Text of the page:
Rustic and Refined: Unfinished Basement Overhaul

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Unused Space Gets an Update

To add plenty of space for their growing family, an Atlanta couple underwent a massive remodel turning the previously unused basement into the heart of the home. While the drywall, ceiling detail and electrical were completely updated with a polished look, the concrete floors were simply stained and sealed for an industrial touch.

Reclaimed Room Divider

A room divider with integrated open and concealed storage was constructed from reclaimed barn wood. In addition to housing toys, books, photo albums and supplies, the room divider also splits the basement into two distinctly different areas: one area for homework and activities, and another to lounge and watch movies.

Charging Station

As smart phones and tablets grow increasingly popular with kids and parents, it's wise to integrate charging stations into common areas. To keep gadgets within arm's reach and ensure they're properly charged, an outlet was integrated into the reclaimed wood room divider.

Open Storage Room Divider

Basements heavily used by kids are certain to receive their fair share of toys, books and stuffed animals strewn along every surface. Homeowners Amy and David Winter added open storage throughout their entire basement, starting with open shelving along the bottom of its room divider. Properly proportioned to house books in common sizes, the shelves are also deep enough to accommodate crates and baskets for all three childrens' toys and books.

Concealed Room Divider Storage

Concealed storage was also added to the room divider with hinged door fronts. Made from the same reclaimed lumber as the rest of the structure, the doors close, keeping anything which may otherwise become visual clutter hidden from view. The Winters ensured child-friendliness to the room divider by having its doors installed on slow closing hinges.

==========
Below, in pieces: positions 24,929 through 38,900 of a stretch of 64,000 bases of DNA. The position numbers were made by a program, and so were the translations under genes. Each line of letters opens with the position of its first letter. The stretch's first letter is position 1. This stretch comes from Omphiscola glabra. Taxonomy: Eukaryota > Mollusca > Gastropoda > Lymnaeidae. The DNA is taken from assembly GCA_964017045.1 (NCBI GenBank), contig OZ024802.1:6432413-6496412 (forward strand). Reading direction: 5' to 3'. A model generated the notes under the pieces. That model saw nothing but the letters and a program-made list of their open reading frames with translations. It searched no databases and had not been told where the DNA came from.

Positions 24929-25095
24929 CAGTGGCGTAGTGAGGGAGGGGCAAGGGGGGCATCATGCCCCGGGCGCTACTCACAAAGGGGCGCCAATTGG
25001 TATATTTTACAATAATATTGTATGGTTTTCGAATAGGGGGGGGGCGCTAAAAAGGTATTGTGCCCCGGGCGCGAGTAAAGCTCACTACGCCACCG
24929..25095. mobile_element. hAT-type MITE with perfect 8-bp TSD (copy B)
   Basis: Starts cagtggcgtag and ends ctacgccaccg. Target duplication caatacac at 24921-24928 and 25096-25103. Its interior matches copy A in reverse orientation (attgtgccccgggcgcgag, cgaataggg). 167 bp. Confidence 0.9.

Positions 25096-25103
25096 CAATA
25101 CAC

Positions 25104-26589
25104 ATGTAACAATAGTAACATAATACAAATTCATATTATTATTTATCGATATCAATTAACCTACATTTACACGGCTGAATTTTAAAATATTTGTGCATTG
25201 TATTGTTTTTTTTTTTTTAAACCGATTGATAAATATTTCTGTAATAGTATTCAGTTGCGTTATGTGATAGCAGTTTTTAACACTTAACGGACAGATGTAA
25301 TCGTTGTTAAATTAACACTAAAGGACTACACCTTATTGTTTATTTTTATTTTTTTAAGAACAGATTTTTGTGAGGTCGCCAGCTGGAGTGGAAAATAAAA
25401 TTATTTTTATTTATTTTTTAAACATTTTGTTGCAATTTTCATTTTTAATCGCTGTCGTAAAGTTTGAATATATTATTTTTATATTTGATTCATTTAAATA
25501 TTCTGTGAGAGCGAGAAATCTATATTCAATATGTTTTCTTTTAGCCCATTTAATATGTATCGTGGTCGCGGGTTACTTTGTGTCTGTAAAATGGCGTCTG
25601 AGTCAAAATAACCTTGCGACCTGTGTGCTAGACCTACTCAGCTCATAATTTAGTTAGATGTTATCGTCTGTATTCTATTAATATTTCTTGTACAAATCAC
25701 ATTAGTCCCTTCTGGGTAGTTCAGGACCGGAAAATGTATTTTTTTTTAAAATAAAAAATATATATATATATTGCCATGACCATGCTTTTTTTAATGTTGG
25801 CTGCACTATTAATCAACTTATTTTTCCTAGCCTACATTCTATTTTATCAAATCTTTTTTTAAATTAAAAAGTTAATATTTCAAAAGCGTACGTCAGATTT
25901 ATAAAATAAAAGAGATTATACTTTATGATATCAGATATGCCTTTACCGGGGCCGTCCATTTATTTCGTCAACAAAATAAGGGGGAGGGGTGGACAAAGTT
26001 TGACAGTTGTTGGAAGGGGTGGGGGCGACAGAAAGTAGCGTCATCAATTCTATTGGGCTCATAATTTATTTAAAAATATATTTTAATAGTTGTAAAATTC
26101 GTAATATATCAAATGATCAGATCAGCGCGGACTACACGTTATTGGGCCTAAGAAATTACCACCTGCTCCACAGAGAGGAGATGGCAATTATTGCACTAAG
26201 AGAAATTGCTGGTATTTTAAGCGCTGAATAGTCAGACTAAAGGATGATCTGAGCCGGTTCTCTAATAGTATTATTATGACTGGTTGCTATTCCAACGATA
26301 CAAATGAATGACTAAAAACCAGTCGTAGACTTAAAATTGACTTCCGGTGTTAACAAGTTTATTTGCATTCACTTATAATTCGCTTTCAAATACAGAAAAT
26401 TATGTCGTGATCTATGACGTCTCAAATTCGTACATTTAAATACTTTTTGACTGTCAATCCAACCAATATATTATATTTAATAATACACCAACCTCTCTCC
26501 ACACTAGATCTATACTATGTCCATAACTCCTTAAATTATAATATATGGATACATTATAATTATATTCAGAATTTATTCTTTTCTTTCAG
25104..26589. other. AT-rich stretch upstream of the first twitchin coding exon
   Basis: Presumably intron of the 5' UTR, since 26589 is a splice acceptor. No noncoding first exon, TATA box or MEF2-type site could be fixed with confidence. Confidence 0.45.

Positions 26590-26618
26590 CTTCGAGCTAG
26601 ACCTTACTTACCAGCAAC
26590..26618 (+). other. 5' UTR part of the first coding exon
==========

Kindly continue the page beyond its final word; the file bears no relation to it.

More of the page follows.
Lounge Area

Due to a lack of natural light, most basements feel cavernous and unwelcoming. David and Amy brought ample natural light to their newly remodeled basement with three sets of paned windows installed along its main exterior wall. This keeps the lounge area light and bright during the day, enticing the family to spend more time in it.

Neutral Grays

After the hefty expense of the remodel, the Winters decided to stick with a timeless color palette they could mix up without any major expense. Overall, the basement is made up of warm grays and a cool shade of white. To keep the space from feeling matchy-matchy, a variety of gray tones including greige, charcoal and brown gray were used on the concrete stain, sofa upholstery, pillows and window seat upholstery.

Reading Nooks

A common problem homeowners face with basements is making sense of high-sitting windows. In most cases, these windows appear close to the ceiling from inside, although they're actually level with the ground outside. The Winters decided to add reading space for six by having the walls below each trio of windows built out as reading nooks accessed with small step ladders. The lack of steps below each nook allows furniture to be placed up against the wall, making the most use of all available square footage.